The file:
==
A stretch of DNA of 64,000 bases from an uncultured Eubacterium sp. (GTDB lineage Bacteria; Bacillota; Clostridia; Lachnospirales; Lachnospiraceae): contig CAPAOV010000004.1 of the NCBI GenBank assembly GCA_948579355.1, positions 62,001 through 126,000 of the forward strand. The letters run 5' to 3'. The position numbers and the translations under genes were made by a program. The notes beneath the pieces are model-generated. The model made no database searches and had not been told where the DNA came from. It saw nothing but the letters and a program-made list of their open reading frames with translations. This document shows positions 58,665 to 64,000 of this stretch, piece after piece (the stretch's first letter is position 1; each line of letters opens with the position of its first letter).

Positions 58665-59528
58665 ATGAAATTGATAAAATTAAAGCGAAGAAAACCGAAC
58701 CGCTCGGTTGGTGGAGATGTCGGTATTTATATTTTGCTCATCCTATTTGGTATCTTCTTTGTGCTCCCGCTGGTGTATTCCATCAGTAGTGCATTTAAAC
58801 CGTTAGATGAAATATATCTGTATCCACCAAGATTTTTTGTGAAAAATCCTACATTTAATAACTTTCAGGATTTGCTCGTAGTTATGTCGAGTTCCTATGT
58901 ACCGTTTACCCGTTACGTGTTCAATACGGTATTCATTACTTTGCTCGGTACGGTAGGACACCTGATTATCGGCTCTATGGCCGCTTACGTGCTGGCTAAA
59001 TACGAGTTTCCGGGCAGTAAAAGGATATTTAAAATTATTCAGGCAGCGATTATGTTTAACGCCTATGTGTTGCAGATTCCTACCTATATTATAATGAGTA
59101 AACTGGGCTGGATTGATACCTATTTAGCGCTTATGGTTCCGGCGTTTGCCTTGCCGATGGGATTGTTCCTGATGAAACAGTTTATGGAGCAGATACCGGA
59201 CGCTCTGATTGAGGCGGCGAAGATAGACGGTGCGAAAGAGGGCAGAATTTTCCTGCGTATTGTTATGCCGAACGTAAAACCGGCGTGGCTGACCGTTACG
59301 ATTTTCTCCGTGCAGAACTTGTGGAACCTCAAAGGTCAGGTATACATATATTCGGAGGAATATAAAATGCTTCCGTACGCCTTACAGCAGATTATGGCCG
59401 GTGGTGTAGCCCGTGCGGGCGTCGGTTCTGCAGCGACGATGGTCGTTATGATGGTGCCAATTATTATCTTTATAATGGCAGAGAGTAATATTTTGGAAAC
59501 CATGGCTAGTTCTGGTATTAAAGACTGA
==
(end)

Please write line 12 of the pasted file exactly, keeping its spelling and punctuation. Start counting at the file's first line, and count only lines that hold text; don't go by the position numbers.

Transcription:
59501 CATGGCTAGTTCTGGTATTAAAGACTGA